If you've not noticed, I'm a fan of Victor Davis Hanson. Add him to your reading list. His latest article for NRO is a must read. [Thanks to my dear friend HR for forwarding!] As I've written previously, much of the Middle East's problems lie in the philosophical underpinnings of the fundamentalist form of Islam many of its people embrace (note that other countries with large Muslim populations, such as Indonesia, somehow still embrace modernity) and the cultural framework that not only tolerates the behavior we are observing but encourages it. Our foreign policy must account for this or else we'll continue to suffer the consequences. At the very least we need to regain a sense of who we are as a country, what we stand for, and why our approach to individual freedom, liberty, and Western-liberal democratic political principles is superior to other systems...and make no apology for it.
"[The] world tacitly gives exemptions to the Middle East - and expects very little in return. It assumes that the rules that apply elsewhere of civility, tolerance, and nonviolence are inoperative there - and perhaps have reason to so be.
"The world also assumes a sort of Middle Eastern parasitism: Daily its millions use mobile phones, take antibiotics, hit the Internet, fire RPGs, and play video games, and yet they not only do not create these products that they rely upon, but largely have antipathy for those who do.
"Asymmetry is, of course, assumed. One expects to be detained for having a Bible in one’s baggage at Riyadh, whereas a Koran in a tote bag is of no importance at the Toronto airport. The Egyptian immigrant in San Francisco, or the Pakistani who moves to London, expects to be allowed to demonstrate against the freewheeling protocols of his hosts, while a Westerner protesting against life under sharia in the streets of Karachi or Gaza would earn a death sentence. What is nauseating about this is not the hypocrisy per se, but the Middle Eastern insistence that there is no such hypocrisy. We expect the immigrant from Egypt to deface public posters and call it freedom of expression; we expect Mr. Morsi, who enjoyed American freedom while he studied for his Ph.D. and then taught for three years in California, to deny it to others and trash his former host.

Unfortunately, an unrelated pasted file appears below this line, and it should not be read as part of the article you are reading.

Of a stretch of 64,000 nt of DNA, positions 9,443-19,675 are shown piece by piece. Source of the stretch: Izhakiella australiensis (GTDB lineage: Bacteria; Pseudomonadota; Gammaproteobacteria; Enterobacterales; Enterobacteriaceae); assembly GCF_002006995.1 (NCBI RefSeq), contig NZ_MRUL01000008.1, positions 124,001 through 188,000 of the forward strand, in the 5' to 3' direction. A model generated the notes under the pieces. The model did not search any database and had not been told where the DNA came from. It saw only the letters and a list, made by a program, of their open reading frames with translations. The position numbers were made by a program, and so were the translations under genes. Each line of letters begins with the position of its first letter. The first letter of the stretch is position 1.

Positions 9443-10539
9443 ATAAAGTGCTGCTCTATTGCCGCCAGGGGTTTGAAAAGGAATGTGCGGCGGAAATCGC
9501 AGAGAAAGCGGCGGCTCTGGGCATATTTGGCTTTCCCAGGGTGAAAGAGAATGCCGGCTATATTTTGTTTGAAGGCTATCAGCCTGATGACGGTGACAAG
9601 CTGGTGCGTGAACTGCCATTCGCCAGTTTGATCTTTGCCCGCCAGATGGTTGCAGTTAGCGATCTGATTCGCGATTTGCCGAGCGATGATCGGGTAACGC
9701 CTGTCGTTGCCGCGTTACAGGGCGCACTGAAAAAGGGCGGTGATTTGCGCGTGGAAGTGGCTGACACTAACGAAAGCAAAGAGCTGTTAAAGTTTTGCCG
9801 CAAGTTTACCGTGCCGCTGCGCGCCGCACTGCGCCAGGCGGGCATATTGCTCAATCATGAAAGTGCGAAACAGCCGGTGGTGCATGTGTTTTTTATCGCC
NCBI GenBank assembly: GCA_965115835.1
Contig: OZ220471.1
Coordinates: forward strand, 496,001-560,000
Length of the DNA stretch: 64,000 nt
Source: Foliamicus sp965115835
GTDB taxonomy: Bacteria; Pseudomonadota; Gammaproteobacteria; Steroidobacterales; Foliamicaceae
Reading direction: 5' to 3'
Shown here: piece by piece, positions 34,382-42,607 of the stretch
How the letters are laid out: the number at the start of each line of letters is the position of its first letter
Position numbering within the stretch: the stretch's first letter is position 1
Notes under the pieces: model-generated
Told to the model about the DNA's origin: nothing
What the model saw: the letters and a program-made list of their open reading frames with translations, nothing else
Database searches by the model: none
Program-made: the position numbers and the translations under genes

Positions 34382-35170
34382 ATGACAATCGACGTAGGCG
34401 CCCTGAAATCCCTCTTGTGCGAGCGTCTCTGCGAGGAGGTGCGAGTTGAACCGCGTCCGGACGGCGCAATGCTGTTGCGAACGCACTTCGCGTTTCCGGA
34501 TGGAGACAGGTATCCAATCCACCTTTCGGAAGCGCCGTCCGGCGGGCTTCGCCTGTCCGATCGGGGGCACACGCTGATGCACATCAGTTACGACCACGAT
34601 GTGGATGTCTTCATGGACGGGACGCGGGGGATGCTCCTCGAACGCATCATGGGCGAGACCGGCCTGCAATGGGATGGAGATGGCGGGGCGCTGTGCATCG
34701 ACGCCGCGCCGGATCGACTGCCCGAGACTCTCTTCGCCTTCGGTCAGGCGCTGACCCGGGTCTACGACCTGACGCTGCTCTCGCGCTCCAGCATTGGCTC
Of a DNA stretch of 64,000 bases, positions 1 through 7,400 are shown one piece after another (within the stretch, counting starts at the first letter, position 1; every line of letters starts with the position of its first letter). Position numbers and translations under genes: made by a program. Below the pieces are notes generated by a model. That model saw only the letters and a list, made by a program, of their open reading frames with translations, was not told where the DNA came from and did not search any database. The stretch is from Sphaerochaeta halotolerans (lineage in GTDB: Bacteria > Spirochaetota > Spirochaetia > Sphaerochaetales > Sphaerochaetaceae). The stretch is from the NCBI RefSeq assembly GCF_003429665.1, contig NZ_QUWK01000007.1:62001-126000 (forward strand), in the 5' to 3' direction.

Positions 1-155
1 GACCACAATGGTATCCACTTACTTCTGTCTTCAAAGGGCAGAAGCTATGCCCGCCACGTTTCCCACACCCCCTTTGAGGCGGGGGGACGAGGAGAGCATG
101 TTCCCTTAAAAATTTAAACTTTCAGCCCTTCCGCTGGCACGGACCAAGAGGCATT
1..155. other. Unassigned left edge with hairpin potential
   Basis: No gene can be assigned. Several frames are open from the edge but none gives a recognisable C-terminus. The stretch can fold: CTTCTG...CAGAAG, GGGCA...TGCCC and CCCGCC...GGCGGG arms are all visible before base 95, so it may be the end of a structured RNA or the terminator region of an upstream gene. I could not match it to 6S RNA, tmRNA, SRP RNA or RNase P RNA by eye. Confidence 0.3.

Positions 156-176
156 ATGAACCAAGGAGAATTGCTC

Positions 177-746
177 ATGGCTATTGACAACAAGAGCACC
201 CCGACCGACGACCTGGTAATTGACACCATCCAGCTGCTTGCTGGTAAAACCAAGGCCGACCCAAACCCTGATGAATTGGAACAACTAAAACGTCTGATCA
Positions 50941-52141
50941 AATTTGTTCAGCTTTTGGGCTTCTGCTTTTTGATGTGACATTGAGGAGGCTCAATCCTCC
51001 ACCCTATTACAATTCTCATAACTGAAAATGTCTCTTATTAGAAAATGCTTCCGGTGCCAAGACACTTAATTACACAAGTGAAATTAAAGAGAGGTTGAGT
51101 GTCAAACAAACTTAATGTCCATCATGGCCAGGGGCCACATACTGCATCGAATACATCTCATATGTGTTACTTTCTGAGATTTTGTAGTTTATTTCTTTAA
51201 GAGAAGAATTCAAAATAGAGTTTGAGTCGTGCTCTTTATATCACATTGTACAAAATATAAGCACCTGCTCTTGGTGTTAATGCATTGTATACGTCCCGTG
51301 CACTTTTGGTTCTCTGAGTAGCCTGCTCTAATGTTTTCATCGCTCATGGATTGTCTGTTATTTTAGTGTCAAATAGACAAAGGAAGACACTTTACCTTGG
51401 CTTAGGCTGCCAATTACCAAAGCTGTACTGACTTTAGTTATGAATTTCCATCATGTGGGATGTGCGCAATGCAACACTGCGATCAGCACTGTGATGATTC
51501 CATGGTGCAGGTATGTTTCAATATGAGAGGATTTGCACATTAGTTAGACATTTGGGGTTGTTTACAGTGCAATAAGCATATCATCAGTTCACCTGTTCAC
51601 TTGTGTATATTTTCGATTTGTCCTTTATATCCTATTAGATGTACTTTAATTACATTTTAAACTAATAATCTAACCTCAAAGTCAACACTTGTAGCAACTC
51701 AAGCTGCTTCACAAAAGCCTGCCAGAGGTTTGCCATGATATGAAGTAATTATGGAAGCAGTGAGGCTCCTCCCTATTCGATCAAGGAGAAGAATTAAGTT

"So how do we make sense out of this abject nonsense? Superficially, it occurs because the world is cowardly, and we accept that terrorism is far more likely to emanate from the Middle East than elsewhere. Principles or tastes do not explain why movies mock Christ and not Mohammed. Fear does, and all sorts of empty pontifications must dress up the necessary compensatory selectivity."
Read the article for VDH's prescription for how to deal with this "delusional neurotic"!